It’s also good that I had it for a while because from the very beginning I was a little biased because I was excited about its arrival and in my mind I knew I was going to like the way it looked. After all, that’s one of the reasons I wanted to test it. I wanted to see if sexiness translated into a quality, fun to ride and fast bike. Good looks rank pretty darn high on my list, but so does having a machine that can perform and provide an amiable riding experience.
When assembling the bike, just moving things and unscrewing or tightening the bits and pieces gave the impression that the bike was solid. Whether it was the tightening of the seat clamp or clinching the rear wheel in the dropouts, none of the details seemed like afterthoughts. Every one seems to have been paid as much attention as another. Parts and pieces were sturdy and resilient; something I feel conveys quality and devotion to detail. Scanning over the bike, the eye doesn’t get derailed on an oddity or question mark, it just flows.
On the road the bike feels connected. Like it belongs. It was easy to get used to how it rode. The Di2 shifting was crisp and predictable. The mechanical ergonomics just made sense, nothing tricky or overly complex; shift, brake, pedal, turn – all straight forward. The parts on my test bike were devoid of nonsense or fluff, just quality product that should hold up well with no unnecessary tinkering. Other than charging the Di2 battery, lubing the chain and pumping up the tires, I did virtually no maintenance on the bike. Ursus’ wheels, though a tad heavy (1565 gram) for my taste, were bullet proof. They stayed true and had a consistent and reliable braking surface. I was tempted to swap them for something lighter and more aero a couple of times but, always retaliated in thought with “Why? The Ursus wheels get the job done and I can count on them every time.”
I managed to ride the TF3 1.2 in many different environments from the flatter central part of North Carolina to the much more mountainous western part. The TF3 1.2 has proved to be a great all around bike with a pleasing mix of comfort and stiffness. It’s a race bike with some Gran Fondo forgiveness. It absorbs bumps well enough to be comfortable over choppy terrain and for several hours in the saddle.
The bike was not twitchy and held a line extremely well. On straight, flat road, very little effort had to be exerted to maintain trajectory. Power transmitted efficiently from pedal stroke to ground. Maintaining group ride speeds seemed to come easily. Where I felt it lacked a little was in the initial lightning pop with the first couple of hard hammers out of the saddle. It would get up to speed, but lacked the snap of some lighter bikes (or lighter wheels). The frame is stiff enough, so shedding a little weight would likely help the bike really scream when the gun fired.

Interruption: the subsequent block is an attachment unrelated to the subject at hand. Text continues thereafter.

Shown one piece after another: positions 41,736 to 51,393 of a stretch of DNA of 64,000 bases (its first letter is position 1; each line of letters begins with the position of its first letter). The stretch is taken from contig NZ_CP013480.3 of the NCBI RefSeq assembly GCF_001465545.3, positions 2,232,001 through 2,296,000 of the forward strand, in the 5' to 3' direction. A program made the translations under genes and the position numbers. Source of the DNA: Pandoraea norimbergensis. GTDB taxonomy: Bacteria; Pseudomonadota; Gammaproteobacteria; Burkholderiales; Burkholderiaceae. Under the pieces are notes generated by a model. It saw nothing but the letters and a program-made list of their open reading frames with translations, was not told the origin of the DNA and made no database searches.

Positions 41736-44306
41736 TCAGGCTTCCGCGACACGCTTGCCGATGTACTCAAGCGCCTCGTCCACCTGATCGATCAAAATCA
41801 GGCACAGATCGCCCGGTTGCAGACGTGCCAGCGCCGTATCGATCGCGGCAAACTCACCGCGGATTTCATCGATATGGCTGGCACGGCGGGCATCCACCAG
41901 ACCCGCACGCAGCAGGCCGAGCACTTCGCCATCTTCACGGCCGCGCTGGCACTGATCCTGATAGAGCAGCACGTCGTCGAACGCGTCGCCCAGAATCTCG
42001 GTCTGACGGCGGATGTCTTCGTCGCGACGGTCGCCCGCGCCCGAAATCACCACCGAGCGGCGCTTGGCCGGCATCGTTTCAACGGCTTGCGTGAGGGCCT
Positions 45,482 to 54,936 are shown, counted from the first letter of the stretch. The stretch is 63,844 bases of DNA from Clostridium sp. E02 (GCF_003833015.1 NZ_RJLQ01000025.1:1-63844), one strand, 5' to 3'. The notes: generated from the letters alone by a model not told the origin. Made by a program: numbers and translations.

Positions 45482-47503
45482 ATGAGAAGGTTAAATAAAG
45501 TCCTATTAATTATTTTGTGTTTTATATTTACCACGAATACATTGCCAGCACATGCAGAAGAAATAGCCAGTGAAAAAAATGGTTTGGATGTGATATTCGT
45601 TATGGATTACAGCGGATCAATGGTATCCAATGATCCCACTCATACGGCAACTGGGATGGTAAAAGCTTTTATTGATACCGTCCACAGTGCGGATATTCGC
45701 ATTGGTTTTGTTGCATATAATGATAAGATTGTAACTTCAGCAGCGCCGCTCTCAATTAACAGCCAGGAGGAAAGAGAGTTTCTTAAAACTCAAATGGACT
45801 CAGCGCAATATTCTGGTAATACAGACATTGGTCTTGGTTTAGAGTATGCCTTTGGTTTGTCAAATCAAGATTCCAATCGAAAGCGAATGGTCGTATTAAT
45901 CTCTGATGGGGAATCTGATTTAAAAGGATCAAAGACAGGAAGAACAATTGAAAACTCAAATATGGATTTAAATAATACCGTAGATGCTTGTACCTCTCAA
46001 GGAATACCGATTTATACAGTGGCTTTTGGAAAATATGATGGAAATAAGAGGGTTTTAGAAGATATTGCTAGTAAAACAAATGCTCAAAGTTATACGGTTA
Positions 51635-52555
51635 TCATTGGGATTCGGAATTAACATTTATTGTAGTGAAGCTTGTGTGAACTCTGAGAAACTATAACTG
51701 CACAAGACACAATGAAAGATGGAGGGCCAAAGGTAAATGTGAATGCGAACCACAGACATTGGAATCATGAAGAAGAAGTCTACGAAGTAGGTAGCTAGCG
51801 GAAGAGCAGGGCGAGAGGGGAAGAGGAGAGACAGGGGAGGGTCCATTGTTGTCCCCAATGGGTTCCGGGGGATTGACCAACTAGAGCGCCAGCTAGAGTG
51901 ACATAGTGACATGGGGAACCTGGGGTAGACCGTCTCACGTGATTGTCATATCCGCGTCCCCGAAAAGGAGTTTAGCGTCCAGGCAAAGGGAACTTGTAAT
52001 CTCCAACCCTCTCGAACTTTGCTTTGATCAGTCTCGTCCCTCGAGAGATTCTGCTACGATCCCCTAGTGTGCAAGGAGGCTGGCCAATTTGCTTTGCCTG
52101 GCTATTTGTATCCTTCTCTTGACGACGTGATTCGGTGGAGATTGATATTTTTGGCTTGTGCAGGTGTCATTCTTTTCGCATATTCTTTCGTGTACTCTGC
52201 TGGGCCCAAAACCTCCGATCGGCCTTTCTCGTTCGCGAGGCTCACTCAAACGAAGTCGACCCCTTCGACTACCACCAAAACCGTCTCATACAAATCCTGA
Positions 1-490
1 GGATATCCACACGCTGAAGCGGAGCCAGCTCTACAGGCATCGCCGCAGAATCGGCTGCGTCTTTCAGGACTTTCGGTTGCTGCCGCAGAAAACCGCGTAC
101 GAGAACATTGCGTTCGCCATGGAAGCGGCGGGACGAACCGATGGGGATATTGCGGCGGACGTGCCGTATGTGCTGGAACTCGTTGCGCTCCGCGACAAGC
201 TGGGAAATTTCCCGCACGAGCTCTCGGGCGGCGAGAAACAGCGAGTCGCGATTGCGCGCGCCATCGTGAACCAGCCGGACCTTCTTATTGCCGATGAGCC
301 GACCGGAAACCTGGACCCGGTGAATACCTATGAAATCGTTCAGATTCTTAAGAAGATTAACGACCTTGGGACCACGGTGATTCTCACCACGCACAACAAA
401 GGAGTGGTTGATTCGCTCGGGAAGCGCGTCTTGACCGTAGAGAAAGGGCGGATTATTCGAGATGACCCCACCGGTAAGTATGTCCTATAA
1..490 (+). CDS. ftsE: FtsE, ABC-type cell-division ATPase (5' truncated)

On flat roads, the bike hums along. In Greensboro, NC, (where I live) this is perfect because that’s most of what we ride. However, on trips to Asheville and Burnsville, NC, I really got to dissect how the bike does on steeps. Hills are my favorite, I love going up and I love going down. In my mind, a bike is king when it floats up mountains and crushes souls on the way down.
The well rounded performance showed up in the mountains, too. The bike climbs well in and out of the saddle. I like the way it ascended and was generally impressed given its weight and aero attributes. It wouldn’t be my first choice for a race in the mountains, but I’d have no hesitations training on it there. On the way down, the TF3 1.2 rips. I had no reservations pushing it to the edge of my riding ability. It was me, not the bike, deciding not to go faster. And while I may have wanted a lighter set of wheels going up, the Ursus’ sturdy handling and confident braking were much appreciated.
Overall, the Fondriest was a convincing candidate for just about any type of normal riding. Personally, I’d want to stay on nicer roads and cap chamois time at 3 to 5 hours. Rougher roads or all day riders may want something a little different. My hunch is most folks could own it as their only road bike and be content. That it carries a bit of exclusivity (at least in the US) and looks so darn good is a bonus. I’m bummed that my mornings waking up with a sexy Italian in my room have come to an end. For now, anyway.